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'Germany should thank Klinsmann'

As the United States gears up to face FIFA's No. 2-ranked squad on Thursday, U.S. assistant coach Berti Vogts says Germany should be thanking his current boss, U.S. coach Jurgen Klinsmann.

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Klinsmann, who has been living in the United States since 1998, has become "Germany's best ambassador in a country with more 300 million citizens," Vogts said in German tabloid Bild. "The [German] politicians should think about how to thank him."

Thursday's Group G finale against Germany was always going to be special for Klinsmann, who won the 1990 World Cup with Die Nationalmannschaft and, as its manager, led the three-time champions to the semifinals in 2006, when his native country hosted the tournament. Vogts joined Klinsmann's staff ahead of the 2014 World Cup, reuniting with his former Nationalmannschaft captain. As coach and skipper, the pair was responsible for the last big title for Germany, the 1996 European Championship.

In Recife, the two will be facing their former team on the biggest stage for the first time. Vogts, who will continue to work as the Azerbaijan national coach after the tournament, has praised his current boss in an interview with Bild.

"Jurgen is the face of US football, he has triggered a boom," Vogts said. "When travelling in the United States in May, I saw more football pitches than ever before. Kids between the age of 8 and 10 kick the ball around everywhere. This reminded me of my childhood in Germany," said the 67-year-old, who grew up in post-World War II Germany.

Vogts had recommended Klinsmann as Germany's Nationaltrainer back in 2004, when the German football had sunk to a new low after the European Championships that year. Klinsmann formed a new team, and moreover implemented new coaching methods and gave the Nationalmannschaft's staff an update.

Elsewhere, as German media hypes up the meeting between Loew and Klinsmann, the U.S. coach told Sport Bild that "it is the ideal time" to have his job.

"This World Cup is a threshold," he said. "And a debacle would have had its consequences. But after the opening win [2-1 against Ghana], it was clear that there will be no debacle. I work for a country, which is still developing. Yet, we soon, if possible over the next four years until the 2018 Russia World Cup, want to be among the eight to 10 best teams in the world."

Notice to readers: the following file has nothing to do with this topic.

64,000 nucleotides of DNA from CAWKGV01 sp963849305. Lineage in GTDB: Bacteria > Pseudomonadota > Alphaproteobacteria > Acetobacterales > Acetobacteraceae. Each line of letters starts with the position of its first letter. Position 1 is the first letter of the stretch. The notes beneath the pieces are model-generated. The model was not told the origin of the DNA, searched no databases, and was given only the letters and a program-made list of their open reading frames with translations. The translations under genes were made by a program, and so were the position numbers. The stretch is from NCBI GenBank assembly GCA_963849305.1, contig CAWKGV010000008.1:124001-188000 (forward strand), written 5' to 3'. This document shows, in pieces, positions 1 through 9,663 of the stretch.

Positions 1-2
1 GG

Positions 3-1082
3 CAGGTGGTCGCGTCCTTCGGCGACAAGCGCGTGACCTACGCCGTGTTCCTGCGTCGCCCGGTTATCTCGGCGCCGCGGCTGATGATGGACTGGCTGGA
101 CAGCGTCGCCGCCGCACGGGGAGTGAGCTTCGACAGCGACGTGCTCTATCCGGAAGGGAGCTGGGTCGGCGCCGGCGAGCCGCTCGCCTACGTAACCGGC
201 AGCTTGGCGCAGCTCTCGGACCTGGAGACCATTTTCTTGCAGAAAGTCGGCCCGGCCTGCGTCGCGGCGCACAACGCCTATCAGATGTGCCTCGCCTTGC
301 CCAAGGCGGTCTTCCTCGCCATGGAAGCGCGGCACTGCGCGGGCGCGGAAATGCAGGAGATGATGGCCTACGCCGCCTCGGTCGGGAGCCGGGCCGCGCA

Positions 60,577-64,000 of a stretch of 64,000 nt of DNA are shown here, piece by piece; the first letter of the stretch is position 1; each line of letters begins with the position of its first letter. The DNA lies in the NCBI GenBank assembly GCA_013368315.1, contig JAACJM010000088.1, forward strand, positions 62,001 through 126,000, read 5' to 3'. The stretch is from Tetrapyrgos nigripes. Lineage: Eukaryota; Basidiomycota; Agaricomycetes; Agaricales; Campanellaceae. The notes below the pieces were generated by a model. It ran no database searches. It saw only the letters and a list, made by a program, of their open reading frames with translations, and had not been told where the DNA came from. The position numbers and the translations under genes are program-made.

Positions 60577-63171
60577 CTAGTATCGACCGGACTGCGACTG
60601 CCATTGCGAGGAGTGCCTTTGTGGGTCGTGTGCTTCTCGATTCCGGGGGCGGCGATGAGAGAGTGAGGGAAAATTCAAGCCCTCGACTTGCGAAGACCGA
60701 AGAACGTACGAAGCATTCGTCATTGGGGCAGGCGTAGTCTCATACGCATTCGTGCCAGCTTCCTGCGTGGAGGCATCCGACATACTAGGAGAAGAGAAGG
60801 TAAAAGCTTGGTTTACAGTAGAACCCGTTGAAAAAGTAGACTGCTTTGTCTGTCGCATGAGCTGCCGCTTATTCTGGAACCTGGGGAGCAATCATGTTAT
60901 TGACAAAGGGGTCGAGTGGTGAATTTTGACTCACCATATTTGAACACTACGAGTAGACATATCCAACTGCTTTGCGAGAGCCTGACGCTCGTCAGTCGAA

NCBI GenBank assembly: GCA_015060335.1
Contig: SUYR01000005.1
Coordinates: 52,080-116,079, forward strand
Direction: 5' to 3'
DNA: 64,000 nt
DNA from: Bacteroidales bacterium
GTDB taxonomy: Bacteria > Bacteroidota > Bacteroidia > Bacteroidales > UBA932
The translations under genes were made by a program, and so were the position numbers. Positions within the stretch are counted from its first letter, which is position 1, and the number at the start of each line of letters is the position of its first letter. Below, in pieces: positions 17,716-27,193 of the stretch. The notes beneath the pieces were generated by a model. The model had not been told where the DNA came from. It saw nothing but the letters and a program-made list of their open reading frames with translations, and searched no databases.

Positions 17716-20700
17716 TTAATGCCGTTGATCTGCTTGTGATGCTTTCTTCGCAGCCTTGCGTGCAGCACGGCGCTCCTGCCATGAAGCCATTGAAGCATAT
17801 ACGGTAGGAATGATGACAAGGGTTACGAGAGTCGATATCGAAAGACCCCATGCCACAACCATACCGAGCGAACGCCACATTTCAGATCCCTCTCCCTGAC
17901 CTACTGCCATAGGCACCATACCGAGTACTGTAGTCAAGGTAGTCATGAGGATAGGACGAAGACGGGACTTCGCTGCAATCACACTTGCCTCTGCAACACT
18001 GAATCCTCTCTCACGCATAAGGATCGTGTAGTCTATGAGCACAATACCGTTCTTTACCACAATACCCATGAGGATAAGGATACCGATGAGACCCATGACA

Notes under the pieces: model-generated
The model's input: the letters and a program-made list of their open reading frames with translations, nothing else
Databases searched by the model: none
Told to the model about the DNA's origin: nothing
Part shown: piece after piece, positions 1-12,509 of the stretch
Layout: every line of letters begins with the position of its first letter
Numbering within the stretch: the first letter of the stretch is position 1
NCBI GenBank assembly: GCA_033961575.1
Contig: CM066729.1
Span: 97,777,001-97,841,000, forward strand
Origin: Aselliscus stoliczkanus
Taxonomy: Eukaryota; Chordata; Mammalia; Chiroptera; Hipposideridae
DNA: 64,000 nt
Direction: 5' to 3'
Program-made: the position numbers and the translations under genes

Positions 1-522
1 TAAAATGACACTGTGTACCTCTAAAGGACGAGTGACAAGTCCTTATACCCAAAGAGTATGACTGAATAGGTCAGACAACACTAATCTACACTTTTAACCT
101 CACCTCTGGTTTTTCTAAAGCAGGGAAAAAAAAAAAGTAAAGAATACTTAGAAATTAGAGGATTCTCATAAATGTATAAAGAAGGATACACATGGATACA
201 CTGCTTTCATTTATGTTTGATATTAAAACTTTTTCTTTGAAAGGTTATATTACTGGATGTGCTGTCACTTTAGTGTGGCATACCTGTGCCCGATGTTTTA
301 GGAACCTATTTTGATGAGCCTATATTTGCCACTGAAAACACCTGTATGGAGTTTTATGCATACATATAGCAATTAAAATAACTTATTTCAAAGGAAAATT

Germany has never failed to advance at a World Cup. The goal differential Germany accrued in its 4-0, tourney-opening win over Portugal basically assures it will move on once again, even if it does lose to the United States.

Klinsmann has insisted he has no plans to collude with German coach Joachim Loew for a tie. Besides giving the Americans an easier second-round foe, victory in Recife would also provide some vindication for the U.S. coach, who was fired by Bayern Munich in 2009 after less than one season in charge.

Klinsmann has five German Americans on his side. Four, all of them the sons of American servicemen, have represented Germany at the youth level before switching allegiances to the United States. They also have Bundesliga experience could help him get the result he covets.

Jermaine Jones, 32, has spent the majority of his career with Champions League mainstay Schalke. Another starter, Fabian Johnson, just moved to Borussia Monchengladbach -- Michael Bradley's former club -- after three seasons with Hoffenheim. Reserve defenders John Brooks (Hertha Berlin) and Timmy Chandler (Eintracht Frankfurt) also call the German top flight home, while 19-year-old Julian Green is an up-and-comer with two-time defending champ Bayern.

"It's definitely an advantage that a lot of our players know the players from the German team," Klinsmann said. "They faced them in Bundesliga games, so they're a little bit more familiar with them, they can read them a little bit better than if you don't know them at all.

"I'm looking forward to seeing all of them -- not only the players, some of whom I worked with 10 years ago -- [but] the staff is pretty much the same as I left it when I stepped out in 2006," he said.

"It's a special moment because it's [against] the team that you kind of started building, so I will give them big hugs before the game, and then leave it aside. We're going there to get the job done."

ESPN FC's Doug McIntyre contributed to this report.

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